The “Mothership Space Net Penthouse” is an impressive, intricate, and sheerly wacky installation hovering at 400 feet above the Utah desert in Moab, USA. Hand-knitted from 14,000 feet of colorful cordage, the spider web-like art-piece was installed over a three-day period during the Thanksgiving week of 2014 by the “Moab Monkeys.”
The Utah-based intrepid group of filmmakers, highliners, BASE jumpers, rock climbers, and other volunteers, was spearheaded by 31-year-old slackliner Andy Lewis.
“I calculated the approximate size I wanted the net to be (about 2,000 square feet) and acquired the proper materials to build it. This took a few years as well considering that every piece involved needed to be extremely strong, redundant and therefore expensive. Since the moment the last of the pieces arrived on my doorstep I’ve literally had help every step of the way to complete this truly monstrous project,” explains Andy Lewis.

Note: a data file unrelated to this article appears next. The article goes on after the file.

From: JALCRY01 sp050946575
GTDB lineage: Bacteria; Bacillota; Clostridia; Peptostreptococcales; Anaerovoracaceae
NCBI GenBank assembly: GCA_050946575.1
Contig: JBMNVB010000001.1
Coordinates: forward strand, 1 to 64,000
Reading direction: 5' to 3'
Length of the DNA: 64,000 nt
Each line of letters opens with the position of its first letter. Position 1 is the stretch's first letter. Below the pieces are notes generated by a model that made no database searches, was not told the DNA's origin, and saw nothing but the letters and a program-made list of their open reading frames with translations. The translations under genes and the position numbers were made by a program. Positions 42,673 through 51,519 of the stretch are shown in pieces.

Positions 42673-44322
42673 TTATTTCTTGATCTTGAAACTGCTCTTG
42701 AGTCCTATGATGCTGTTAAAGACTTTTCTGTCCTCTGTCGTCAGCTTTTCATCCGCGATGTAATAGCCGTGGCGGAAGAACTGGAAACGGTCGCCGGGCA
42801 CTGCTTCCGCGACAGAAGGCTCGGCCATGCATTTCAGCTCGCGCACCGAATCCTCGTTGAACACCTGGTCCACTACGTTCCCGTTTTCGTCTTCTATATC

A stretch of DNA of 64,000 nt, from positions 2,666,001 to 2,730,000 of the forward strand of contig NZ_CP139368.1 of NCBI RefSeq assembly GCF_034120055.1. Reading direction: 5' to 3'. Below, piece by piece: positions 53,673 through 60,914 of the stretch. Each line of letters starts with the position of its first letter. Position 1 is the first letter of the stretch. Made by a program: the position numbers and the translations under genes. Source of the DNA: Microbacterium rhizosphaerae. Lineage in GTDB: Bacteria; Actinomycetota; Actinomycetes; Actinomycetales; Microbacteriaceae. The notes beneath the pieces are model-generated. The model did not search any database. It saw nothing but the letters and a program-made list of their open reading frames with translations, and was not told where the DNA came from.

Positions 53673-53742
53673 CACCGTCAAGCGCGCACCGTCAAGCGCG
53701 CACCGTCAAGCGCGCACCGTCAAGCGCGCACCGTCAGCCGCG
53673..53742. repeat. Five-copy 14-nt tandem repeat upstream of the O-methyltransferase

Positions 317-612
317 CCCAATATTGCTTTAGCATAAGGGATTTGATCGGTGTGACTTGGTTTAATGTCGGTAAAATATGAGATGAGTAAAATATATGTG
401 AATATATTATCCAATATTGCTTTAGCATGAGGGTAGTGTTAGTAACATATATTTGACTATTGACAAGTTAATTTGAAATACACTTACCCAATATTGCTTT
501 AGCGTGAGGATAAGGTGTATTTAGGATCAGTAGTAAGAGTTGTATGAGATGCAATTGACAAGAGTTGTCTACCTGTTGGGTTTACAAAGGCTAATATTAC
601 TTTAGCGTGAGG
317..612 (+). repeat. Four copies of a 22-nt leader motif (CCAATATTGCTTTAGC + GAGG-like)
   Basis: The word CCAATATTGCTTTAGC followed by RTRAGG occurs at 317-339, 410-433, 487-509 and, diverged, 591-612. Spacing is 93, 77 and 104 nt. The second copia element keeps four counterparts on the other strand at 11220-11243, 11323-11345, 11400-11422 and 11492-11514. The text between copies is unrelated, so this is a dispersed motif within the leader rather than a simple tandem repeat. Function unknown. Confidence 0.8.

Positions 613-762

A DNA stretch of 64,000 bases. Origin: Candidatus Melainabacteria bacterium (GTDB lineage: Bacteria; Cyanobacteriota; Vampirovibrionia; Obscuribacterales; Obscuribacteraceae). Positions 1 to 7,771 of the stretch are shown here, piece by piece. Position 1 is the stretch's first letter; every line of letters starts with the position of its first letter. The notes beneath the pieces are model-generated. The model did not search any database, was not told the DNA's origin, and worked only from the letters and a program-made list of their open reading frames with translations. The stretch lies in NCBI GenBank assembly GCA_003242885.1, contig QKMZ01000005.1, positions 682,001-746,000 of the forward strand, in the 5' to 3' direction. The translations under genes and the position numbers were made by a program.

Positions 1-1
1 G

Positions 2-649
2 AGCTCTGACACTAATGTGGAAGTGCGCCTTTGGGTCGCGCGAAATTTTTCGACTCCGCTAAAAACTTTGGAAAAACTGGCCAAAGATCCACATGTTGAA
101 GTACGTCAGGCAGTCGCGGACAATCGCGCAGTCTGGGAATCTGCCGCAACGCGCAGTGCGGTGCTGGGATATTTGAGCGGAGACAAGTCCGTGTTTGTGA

Since 2014, thrill-seeking visitors from around the world have been flocking to Utah to bungee from the world’s scariest aerial hammock, slipping through a hole in the pentagon-shaped net’s epicenter. Adrenaline junkies have to first walk a 200 feet long rope to get down to the hammock before they land on the ground using parachutes.
Walking from mountain to mountain over the net’s sprawling support ropes offers visitors breathtaking elevated views of Moab’s Mars-like landscape which by itself is a mesmerizing experience.
Lewis and his friends still meet in Utah every Thanksgiving seeking new ways of getting their yearly fix during the annual Turkey BASE Boogie and GGBY (Gobble Gobble Bitches Yeah) Highline Gathering.
Kimberly and Ryan Jenks, who are both professional slackliners, fell in love at a slackline event held in Moab and they are among the couples who chose to “tie the knot” at the “Mothership Space Net Penthouse.”